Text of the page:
By Will Whitaker
A common controls framework is the ultimate goal for most risk management groups. Whether you’re facing HIPAA, SOX, ISO 27001/2, NIST 800-53, HISTRUST CSF, or other mandates from your regulators, your IT organization has a variety of compliance requirements to meet and a common controls framework is the best way to meet them.
Establishing one common control framework to rule them all seems like the proverbial “easy button” since it has the potential to eliminate the duplication of requirements within frameworks and simplify the process of scoping, defining, and maintaining compliance. As a result, you save your organization significant time and resources, and you’re not forced to reinvent the GRC security wheel every time a new compliance mandate is published. In short, it gives you the power to “test once, comply with many.”
Turning on Your Compliance Risk Management Easy Button
Unfortunately, building this easy button is not always quite that simple.
The reality of the situation is that resources dedicated to framework development and maintenance are thin in most organizations. Different frameworks, though often containing common domain or control areas, contain varying levels of control granularity, making a 1-1 mapping between frameworks a virtual impossibility and necessitating mapping judgment calls. Typically, whichever regulator is knocking on your door the loudest gets the most attention. You have annual audits, and your key controls will need to be tested every year. You have management-directed goals of aligning your organization’s controls more closely to important industry standards, and you need to somehow incorporate what’s already built so you’re not starting at ground zero.
So, while that easy button and 100-percent “strict” compliance with every framework may be a unicorn, there is an achievable solution. The realistic goal should be to build a grc technology framework that takes advantage of industry best practices and techniques, as well as third-party solutions that help you comply with the spirit of the regulations and get as close as possible to the letter of the law when it makes sense to do so. And, it should be solid enough to evaluate and accommodate the inevitable changes to those regulations (GDPR, anyone?!).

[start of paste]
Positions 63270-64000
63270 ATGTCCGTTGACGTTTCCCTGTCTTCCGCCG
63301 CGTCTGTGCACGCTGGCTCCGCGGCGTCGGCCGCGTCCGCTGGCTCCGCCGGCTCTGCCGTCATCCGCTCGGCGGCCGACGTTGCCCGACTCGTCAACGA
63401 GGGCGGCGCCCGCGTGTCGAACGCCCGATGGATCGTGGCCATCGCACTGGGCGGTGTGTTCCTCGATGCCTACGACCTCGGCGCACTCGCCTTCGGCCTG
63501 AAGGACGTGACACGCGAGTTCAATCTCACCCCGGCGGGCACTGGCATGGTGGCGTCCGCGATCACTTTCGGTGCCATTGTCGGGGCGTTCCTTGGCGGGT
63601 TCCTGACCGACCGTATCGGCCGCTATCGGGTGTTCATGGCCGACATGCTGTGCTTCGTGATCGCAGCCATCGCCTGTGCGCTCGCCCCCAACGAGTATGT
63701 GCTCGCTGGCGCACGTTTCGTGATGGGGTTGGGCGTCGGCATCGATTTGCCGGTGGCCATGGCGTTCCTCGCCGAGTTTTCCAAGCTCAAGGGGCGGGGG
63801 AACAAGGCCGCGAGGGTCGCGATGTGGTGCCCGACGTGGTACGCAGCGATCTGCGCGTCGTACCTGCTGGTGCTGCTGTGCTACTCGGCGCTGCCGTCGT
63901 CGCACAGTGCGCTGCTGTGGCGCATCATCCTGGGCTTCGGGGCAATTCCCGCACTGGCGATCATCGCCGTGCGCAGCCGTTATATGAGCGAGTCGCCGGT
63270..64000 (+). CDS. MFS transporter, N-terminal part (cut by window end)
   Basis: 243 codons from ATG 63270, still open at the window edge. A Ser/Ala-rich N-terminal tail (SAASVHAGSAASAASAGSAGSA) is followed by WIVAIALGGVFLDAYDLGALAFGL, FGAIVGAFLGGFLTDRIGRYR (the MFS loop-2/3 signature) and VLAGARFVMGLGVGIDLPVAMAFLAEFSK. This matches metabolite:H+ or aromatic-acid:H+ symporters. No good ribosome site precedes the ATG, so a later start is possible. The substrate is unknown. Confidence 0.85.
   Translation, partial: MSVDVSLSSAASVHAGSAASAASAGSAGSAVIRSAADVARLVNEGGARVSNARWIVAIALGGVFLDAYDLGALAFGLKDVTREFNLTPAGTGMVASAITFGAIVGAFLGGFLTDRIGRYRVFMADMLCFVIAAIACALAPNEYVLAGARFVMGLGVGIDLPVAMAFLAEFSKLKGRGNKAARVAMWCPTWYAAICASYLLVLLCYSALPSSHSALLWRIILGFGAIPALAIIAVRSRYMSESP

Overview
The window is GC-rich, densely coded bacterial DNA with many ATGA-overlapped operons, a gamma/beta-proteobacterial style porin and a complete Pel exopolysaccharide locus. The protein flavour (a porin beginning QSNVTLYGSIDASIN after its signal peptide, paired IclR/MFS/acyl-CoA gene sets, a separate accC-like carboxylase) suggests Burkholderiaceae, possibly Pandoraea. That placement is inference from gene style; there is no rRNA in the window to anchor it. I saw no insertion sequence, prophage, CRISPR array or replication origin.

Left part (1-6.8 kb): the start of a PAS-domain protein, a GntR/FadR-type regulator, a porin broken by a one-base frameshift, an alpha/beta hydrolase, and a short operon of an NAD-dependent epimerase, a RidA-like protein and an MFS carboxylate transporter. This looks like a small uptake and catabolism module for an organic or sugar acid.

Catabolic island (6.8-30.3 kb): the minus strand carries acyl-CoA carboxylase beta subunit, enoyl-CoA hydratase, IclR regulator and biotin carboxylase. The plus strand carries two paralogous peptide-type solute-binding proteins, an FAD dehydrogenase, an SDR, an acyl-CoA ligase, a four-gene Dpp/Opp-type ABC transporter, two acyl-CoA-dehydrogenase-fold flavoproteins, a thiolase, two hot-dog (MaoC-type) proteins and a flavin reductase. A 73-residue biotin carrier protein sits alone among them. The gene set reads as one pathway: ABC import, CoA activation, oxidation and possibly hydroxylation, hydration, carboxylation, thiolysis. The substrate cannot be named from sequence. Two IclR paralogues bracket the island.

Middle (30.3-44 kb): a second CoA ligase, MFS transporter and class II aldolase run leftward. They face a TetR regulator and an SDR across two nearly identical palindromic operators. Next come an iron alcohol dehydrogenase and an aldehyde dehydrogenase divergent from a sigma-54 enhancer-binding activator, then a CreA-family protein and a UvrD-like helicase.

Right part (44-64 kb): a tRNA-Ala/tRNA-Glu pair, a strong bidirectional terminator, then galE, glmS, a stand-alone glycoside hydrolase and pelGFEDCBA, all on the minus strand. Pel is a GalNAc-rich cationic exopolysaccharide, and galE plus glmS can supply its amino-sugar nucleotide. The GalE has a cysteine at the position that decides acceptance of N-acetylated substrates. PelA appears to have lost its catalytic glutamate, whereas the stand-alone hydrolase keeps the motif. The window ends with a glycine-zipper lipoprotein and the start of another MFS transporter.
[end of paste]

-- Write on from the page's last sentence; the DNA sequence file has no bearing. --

Recommendations for Getting Started with a Compliance Risk Management Common Controls Framework
Before you set about the task of creating a common controls framework, determine what you really need and your organization’s capability for implementing it. You should have answers to the important questions, including:
- Which regulations are you subject to and what is the cost (risk) of noncompliance?
Not every regulation will impact your organization equally, and sometimes noncompliance may be an acceptable business decision. If that thought makes you squirm, hear me out. Compliance is just another risk and therefore should be assessed and treated accordingly. Evaluate the risks of noncompliance holistically (external and internal impacts) and, where possible, quantify their costs to decide with senior management on the best route forward. Acknowledge that risk acceptance within certain areas of a framework may be an appropriate response by management when the costs of compliance don’t exceed the intended benefit.
- Do regulators expect strict compliance?
Understanding the regulators’ expectations can help you avoid unnecessary expenses, since full compliance can be costly. Consult with your regulators to understand their process and expectations. It may be acceptable to comply with the spirit of the law if the business can provide sound justification on your chosen implementation of the framework. Realize that, if strict compliance is truly mandated or expected, that same strict compliance won’t happen automatically if you’ve selected a different framework as your core set of common controls, since mappings between frameworks always include an element of subjectivity.
- What is your organization’s appetite and readiness?
You will likely pick a marquee industry framework with which to comply (such as NIST CSF). When you select a new compliance risk management framework on which to build your common controls core, the team will be extremely excited to roll it out. However, be strategic in how you “sell” it internally. Not everyone will share your team’s enthusiasm. Because organizational change is always difficult, set realistic expectations. Start small; don’t anticipate you’ll be able to implement more controls than the compliance risk management team can realistically consume or afford! But allow the framework to help management prioritize funding initiatives and shape your implementation roadmap.
Armed with these answers, you’ll have a better idea of the path forward for your compliance risk management common controls framework goal that accommodates the regulations at hand, the regulators monitoring them, your management’s expectations and appetites, and your organization’s readiness. From here, it’s a matter of determining the best grc tool for creating and maintaining that framework.